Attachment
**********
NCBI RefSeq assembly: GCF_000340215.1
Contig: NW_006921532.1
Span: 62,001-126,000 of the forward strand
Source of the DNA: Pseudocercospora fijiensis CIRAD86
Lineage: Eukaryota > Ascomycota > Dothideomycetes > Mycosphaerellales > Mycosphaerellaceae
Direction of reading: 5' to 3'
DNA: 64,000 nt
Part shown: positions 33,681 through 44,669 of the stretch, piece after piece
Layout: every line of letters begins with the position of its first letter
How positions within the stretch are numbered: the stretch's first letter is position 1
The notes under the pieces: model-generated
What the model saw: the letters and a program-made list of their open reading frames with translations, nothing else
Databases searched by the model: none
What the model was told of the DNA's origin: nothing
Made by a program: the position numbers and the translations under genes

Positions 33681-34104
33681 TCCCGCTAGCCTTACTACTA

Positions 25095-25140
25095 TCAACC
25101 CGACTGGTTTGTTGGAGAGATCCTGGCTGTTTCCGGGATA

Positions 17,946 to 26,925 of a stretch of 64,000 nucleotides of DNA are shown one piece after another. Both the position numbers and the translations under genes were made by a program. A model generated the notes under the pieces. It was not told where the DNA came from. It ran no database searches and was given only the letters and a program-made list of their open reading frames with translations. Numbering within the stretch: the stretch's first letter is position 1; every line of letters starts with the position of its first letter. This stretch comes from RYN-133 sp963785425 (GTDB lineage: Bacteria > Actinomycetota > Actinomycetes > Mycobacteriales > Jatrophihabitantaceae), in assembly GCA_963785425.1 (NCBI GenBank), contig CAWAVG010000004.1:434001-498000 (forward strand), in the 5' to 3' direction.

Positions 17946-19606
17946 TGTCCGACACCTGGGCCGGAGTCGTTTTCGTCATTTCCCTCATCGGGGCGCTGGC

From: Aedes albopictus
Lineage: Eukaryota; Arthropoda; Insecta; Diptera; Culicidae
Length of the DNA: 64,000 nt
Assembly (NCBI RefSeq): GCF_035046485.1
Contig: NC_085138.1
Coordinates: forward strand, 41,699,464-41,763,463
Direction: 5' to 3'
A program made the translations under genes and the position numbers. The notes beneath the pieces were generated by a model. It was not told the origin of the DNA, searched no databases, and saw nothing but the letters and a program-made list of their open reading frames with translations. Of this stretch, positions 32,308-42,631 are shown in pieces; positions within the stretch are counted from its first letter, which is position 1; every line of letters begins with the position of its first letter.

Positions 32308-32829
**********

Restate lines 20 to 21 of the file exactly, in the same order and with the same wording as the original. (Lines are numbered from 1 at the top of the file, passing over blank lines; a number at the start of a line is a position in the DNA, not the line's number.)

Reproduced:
25101 CGACTGGTTTGTTGGAGAGATCCTGGCTGTTTCCGGGATA

Positions 17,946 to 26,925 of a stretch of 64,000 nucleotides of DNA are shown one piece after another. Both the position numbers and the translations under genes were made by a program. A model generated the notes under the pieces. It was not told where the DNA came from. It ran no database searches and was given only the letters and a program-made list of their open reading frames with translations. Numbering within the stretch: the stretch's first letter is position 1; every line of letters starts with the position of its first letter. This stretch comes from RYN-133 sp963785425 (GTDB lineage: Bacteria > Actinomycetota > Actinomycetes > Mycobacteriales > Jatrophihabitantaceae), in assembly GCA_963785425.1 (NCBI GenBank), contig CAWAVG010000004.1:434001-498000 (forward strand), in the 5' to 3' direction.